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Harvey Fierstein and Dick Latessa in Hairspray
(Photo © Paul Kolnik)
As soon as it was announced that the full-length, two-act musical Hairspray would be whittled down to 90 intermissionless minutes for its Las Vegas production, fans began to wonder how roughly an hour of material could be cut without ruining the show. After all, Hairspray is a skillfully constructed musical with very little music or dialogue that could be classified as negligible, redundant, or superfluous -- unlike The Phantom of the Opera, which is also set for a Vegas run and could only be improved by major editing.

Yes, Hairspray, the irresistible show that centers around a chunky, free-thinking, early '60s teenager and her zaftig mom, has been "trimmed of the fat" for the tab version that's now on view at the Luxor Theatre in Vegas. But since the full-length musical -- based on the popular film of the same title by John Waters -- was so well put together by composer Marc Shaiman, lyricists Shaiman and Scott Wittman, and book authors Mark O'Donnell and Thomas Meehan, some good red meat has gone along with the gristle. The most regrettable loss is the big, brassy tap number "Big Dollhouse," which opens Act II in the unedited version. It was written to be performed by Baltimore teen Tracy Turnblad, her mom Edna, and their supporters in the Baltimore Women's House of Detention, where all are consigned after Tracy leads them in picketing a TV dance show for its on-air segregation of the races. (In the VegasHairspray, the one person we actually see in jail is Tracy.)

The only other two numbers to be cut completely, "(The Legend of) Miss Baltimore Crabs" and "Cooties," aren't missed at all; the first is the closest thing to a clinker in the show, an uninspired attempt to musicalize the comic villainess Velma Von Tussle, while the latter is a superfluous bit of fluff in the climactic scene. Among the other jettisoned musical material: a few reprises and the "Timeless to Me" encore, though the hilarious "Shabbat shalom" bit has happily been retained in the latter. The subplot of Seaweed's sister Little Inez not being allowed to audition for The Corny Collins Show because of the color of her skin has been cut entirely, but it's not a big loss because the civil rights point is made clearly in several other scenes and songs. There are also dozens of small snips in the script, most of them harmless -- though I did miss the bit where Harvey Fierstein as Edna receives an obscene phone call. ("Hello? What am I wearing? What are YOU wearing!?")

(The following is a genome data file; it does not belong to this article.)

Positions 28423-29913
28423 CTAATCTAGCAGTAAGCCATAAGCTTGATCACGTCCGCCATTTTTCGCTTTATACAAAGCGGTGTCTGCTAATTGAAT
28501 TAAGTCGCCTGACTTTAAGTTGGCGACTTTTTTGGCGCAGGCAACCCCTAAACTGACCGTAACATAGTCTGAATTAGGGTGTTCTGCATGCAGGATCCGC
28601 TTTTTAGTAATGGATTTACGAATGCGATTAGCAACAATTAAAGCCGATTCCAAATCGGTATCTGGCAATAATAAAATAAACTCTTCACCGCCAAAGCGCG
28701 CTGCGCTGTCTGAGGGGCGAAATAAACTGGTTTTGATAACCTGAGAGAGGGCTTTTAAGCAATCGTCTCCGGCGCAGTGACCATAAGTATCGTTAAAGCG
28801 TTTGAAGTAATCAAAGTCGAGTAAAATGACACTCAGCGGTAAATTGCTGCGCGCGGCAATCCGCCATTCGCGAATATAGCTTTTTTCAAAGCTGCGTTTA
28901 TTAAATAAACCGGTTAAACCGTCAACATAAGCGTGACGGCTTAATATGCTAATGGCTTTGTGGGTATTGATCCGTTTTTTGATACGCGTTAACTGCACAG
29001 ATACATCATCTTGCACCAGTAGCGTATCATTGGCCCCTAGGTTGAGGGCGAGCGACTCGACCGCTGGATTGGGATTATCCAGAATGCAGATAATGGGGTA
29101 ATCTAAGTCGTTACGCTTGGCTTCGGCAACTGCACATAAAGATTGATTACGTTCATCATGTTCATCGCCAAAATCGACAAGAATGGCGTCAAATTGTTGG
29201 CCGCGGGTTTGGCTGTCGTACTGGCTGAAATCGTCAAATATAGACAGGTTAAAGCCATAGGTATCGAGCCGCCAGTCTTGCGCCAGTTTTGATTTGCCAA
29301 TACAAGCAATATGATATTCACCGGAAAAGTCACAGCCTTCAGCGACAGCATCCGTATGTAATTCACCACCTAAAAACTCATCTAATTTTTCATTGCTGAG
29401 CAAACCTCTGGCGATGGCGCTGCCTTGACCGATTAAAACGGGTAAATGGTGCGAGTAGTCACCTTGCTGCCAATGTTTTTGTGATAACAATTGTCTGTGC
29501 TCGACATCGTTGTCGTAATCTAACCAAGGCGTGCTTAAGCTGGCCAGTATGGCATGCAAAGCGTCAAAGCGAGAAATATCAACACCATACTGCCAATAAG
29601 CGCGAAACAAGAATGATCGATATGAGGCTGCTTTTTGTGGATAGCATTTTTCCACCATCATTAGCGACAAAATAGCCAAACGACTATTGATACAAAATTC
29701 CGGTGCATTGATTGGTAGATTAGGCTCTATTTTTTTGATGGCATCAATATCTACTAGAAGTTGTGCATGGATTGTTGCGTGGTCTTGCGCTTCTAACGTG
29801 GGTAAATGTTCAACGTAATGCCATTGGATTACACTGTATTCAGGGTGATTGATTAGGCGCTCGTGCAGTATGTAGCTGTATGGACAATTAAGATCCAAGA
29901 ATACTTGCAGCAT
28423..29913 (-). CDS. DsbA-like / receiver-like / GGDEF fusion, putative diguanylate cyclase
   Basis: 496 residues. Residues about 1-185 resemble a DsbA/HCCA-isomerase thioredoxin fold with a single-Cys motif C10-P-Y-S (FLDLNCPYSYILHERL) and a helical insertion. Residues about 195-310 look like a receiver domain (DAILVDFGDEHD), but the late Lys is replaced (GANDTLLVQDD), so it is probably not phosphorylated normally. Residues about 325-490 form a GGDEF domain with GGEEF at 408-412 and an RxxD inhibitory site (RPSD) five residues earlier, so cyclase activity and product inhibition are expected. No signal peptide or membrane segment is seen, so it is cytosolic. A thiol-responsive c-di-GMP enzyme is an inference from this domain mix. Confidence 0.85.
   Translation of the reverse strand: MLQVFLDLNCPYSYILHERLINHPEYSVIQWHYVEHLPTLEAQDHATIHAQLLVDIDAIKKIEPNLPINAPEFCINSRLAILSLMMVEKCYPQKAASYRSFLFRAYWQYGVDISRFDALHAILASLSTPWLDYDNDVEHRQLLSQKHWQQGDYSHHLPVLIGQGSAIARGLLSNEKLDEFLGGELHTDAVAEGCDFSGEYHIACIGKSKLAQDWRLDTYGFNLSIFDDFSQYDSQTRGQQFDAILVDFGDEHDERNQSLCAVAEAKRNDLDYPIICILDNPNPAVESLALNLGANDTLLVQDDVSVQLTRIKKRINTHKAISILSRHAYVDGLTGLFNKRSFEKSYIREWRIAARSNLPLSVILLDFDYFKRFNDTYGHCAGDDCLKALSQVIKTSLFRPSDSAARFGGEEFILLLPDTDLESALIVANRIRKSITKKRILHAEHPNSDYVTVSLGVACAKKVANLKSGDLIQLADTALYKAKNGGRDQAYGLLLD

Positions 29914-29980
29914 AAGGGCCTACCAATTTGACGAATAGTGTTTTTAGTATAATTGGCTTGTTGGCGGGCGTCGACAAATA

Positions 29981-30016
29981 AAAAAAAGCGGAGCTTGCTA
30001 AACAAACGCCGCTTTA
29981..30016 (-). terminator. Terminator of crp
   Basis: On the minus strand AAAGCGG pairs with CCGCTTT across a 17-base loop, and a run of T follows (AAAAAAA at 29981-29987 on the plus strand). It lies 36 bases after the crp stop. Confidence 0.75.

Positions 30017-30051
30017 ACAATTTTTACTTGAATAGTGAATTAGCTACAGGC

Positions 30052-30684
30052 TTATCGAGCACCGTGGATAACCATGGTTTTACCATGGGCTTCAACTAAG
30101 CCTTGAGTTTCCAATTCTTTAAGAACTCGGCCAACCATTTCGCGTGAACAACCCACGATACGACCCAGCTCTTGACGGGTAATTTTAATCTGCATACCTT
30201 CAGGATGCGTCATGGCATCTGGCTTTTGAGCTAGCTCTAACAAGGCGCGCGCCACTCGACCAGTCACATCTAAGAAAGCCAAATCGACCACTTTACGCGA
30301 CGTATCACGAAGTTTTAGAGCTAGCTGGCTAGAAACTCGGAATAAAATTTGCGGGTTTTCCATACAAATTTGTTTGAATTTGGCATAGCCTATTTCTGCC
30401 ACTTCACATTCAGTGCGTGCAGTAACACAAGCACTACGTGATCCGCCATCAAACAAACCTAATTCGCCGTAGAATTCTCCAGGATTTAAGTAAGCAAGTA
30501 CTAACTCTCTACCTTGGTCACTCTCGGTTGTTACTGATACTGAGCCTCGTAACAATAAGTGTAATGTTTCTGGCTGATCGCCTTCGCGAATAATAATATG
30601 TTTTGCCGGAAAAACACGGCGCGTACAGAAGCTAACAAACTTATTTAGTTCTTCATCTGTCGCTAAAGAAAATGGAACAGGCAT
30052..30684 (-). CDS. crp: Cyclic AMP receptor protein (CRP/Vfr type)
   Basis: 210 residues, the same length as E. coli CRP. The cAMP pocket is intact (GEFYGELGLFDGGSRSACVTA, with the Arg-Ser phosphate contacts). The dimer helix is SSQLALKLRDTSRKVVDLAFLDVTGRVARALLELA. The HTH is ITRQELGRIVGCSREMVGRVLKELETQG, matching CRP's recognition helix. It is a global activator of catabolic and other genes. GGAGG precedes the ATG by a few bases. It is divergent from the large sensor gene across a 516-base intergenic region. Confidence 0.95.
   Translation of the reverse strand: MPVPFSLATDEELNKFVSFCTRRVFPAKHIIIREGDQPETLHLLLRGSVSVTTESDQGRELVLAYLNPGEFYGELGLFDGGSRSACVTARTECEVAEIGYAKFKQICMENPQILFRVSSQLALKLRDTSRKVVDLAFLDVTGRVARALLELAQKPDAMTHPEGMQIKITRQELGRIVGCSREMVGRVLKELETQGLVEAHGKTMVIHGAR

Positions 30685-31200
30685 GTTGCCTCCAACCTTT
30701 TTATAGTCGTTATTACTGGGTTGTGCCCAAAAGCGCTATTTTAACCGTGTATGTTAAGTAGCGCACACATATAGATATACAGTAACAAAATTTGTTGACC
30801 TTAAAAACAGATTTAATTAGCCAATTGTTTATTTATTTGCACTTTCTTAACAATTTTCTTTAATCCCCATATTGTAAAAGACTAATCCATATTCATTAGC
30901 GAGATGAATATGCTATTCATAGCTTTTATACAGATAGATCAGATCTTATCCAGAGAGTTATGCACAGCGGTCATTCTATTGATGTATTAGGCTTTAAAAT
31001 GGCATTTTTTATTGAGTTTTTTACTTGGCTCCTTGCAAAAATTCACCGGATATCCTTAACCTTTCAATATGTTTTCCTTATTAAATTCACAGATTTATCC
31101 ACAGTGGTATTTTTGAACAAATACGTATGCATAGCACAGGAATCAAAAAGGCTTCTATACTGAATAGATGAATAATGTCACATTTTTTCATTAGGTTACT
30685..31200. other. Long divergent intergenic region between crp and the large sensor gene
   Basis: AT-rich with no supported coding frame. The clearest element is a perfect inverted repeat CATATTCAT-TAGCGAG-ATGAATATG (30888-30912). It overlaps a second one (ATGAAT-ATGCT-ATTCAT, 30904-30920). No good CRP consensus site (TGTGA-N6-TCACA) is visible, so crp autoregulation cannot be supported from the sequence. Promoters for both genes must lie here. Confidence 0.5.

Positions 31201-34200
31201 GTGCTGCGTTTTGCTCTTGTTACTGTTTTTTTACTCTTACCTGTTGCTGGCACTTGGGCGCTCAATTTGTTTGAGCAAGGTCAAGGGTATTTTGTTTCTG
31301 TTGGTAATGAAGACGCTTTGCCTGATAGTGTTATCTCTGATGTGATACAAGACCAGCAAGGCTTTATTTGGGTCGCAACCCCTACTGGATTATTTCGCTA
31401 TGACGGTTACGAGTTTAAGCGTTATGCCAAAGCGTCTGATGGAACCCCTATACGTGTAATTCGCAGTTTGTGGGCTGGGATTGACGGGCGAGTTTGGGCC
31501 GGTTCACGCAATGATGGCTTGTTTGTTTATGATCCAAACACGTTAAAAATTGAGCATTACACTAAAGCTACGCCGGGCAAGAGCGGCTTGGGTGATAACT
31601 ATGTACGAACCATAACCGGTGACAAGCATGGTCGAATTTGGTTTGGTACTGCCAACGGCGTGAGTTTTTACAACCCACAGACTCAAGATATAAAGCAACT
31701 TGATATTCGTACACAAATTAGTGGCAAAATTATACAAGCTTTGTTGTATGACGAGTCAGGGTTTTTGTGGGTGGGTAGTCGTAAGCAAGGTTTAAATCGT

Returning to the role he created, Fierstein is riotous and endearing as ever, clearly thrilled to be re-teamed with Dick Latessa in the role of Edna's hubby, Wilbur. These two simply ooze chemistry and stage know-how, and it's a joy to see them together again as the Turnblads for what may well be the last time. (Reportedly, Fierstein had initially declined to star in the Vegas production and only changed his mind when they made him a financial offer he couldn't refuse.)

Several of the other Vegas leads are veterans of previous productions of Hairspray. Katrina Rose Dideriksen is a dynamo as Tracy -- singing in an alternately sweet and powerful voice, dancing up a storm, and nailing all of her laughs. (The audience particularly loved her delivery of the lyric "Won't go all the way but I'll go pretty far!" in the wonderful Act I number "I Can Hear the Bells.") Austin Miller is terrifically appealing as fave rave Link Larkin; Fran Jaye is a warm, big-voiced Motormouth Maybelle; Katharine Leonard is hilariously spiteful as Amber Von Tussle; and Chandra Lee Schwartz practically steals the show with her comic antics as Tracy's friend Penny Pingleton. Among the non-vets, Terry Lavell as Seaweed is extremely talented and uncommonly tall -- it's almost like watching Wilt Chamberlain do the role -- while Carla Duren is a real presence as Little Inez. And, believe it or not, Susan Anton is the funniest Velma Von Tussle I've ever seen.

As was the case with the Hairspray tour, the Vegas production is basically the same as what you see and hear on Broadway, scaled down in some ways but heightened in others: e.g., a sub-woofer goes wild at key moments in a few numbers; the excellent band (led by Keith Thompson), completely hidden for most of the show, travels downstage on a moving platform during the finale; and a veritable blizzard of confetti engulfs the audience after the last triumphant chord of the show. David Rockwell's scenery, William Ivey Long's costumes, and Kenneth Posner's lighting look as great as ever, as does Jerry Mitchell's unbeatable choreography. All praise to crack director Jack O'Brien for overseeing yet another stellar mounting of one of the most entertaining musicals in history.

The day I arrived in Vegas to see Hairspray, it was announced that the much ballyhooed production of Avenue Q at the Wynn Hotel and Casino will be closing on May 28 after a disappointing nine-month run. It seems that even some of Sin City's major players are having a tough time figuring out exactly which Broadway shows will appeal to the tourists. As someone close to the Hairspray production remarked, the evidence thus far is that people visiting Vegas only flock to musicals and revues that contain songs they already know -- e.g., Mamma Mia! and We Will Rock You -- regardless of their quality. And an old friend of mine who's now working in Vegas for another company commented, "As good as Hairspray is, it won't last seven months here." We'll have to wait and see about that. But, whatever its fate, this is as enjoyable and professional a tab production of the show as anyone could hope to see.


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